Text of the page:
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September 3, 2009
Michael Clarke has endured a frustrating week as Australia's stand-in captain - a facile victory over Scotland and two washed-out Twenty20 games at Old Trafford are all that he has to show for his stint at the helm during Ricky Ponting's brief absence. On the eve of the first ODI against England at The Oval, he expressed further dissatisfaction, both for this match and last month's Ashes decider, after Surrey chose to book out their indoor nets facility to a corporate hospitality function.
Clarke was Australia's outstanding batsman of the Ashes, top-scoring with 448 runs including centuries at Lord's and Edgbaston. But in the final Test at The Oval, he was a notable failure with scores of 3 and 0, the latter dismissal a careless run-out when a clip off the pads ricocheted into the hands of Andrew Strauss at leg slip. Despite that, however, Clarke claimed that the reason for his lack of runs in that match was due to his inability to work on his game in the indoor nets
"It's certainly not [ideal], and I can guarantee you personally I'm very disappointed with that," said Clarke. "I think the indoor facilities around England have played a big part throughout the Test series and will continue to, with the way the weather's been, throughout the one-dayers.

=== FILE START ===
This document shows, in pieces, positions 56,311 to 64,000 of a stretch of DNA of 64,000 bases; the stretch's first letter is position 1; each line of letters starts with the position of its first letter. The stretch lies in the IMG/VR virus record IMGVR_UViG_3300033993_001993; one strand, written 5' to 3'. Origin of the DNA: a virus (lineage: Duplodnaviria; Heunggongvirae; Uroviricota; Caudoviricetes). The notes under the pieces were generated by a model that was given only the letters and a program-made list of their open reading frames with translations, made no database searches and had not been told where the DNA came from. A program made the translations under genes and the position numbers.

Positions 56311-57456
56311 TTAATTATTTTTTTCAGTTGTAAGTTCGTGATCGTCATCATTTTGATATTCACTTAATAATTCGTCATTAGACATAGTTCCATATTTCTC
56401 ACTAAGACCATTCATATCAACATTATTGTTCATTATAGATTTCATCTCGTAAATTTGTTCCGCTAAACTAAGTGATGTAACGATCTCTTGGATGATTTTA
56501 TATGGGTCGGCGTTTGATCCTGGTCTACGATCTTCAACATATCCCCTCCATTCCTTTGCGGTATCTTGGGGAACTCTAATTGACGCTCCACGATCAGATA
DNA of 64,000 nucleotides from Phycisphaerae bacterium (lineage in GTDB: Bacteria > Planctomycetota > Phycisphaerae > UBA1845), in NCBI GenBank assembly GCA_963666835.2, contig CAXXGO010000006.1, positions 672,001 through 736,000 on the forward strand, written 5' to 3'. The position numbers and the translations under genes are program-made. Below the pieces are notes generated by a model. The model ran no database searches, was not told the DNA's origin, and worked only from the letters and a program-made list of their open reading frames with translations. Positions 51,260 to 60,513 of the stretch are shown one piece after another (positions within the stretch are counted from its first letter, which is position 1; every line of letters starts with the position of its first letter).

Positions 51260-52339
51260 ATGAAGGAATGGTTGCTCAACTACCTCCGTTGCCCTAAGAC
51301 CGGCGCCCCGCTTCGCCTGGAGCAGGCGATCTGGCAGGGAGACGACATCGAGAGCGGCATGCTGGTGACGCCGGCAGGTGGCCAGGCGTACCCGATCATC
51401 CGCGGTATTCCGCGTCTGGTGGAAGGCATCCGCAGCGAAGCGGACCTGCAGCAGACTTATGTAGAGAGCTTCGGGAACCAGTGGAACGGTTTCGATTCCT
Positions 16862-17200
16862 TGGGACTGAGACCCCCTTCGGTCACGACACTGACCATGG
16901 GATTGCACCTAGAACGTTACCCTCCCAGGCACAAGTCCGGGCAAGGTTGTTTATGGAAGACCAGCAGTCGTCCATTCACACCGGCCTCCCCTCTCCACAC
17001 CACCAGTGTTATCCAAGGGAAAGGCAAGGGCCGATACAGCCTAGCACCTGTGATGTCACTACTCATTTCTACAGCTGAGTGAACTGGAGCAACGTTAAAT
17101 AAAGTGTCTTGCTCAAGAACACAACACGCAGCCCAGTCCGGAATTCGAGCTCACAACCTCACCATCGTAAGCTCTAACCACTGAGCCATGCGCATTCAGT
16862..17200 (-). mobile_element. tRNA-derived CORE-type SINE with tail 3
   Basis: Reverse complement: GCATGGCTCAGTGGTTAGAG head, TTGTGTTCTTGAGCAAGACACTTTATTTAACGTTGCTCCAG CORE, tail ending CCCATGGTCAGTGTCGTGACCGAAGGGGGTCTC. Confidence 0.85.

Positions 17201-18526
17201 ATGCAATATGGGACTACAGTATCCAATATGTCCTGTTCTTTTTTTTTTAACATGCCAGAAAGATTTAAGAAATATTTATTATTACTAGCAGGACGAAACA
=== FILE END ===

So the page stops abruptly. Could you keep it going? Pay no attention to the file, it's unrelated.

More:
"It is a little bit disappointing that other priorities have taken place in the indoor facilities here at The Oval. I used the bowling machine in the indoor nets as part of my preparation throughout the whole Test series, and I guess it's no coincidence why I didn't make any runs here. It was a bit of my preparation that I unfortunately didn't get a chance to do."
The nets facility has instead been booked out to Keith Prowse Ltd, a London-based corporate entertainment company.
Given the impact that the weather has already had on the limited-overs leg of Australia's tour, Clarke's criticism was not aimed solely at The Oval. Reflecting on the abandonment of the Old Trafford matches, he reiterated his belief that the umpires had taken the correct decision to pull the plug on the second contest, but blamed the ECB for not ensuring adequate covers to defend against the downpours.
"The one thing I will add is weather seems to be the biggest concern over here in England, whether it's overs being lost or games being cancelled," he said. "Maybe the covering system is something the counties can look at. For me the wicket is first and foremost, the priority is to keep that dry, and not wet, but second to that are the bowlers' run-ups. Both ends of the bowlers' run-ups the other night were just not up to scratch and that's the main reason I believe the umpires did not rule the ground fit."
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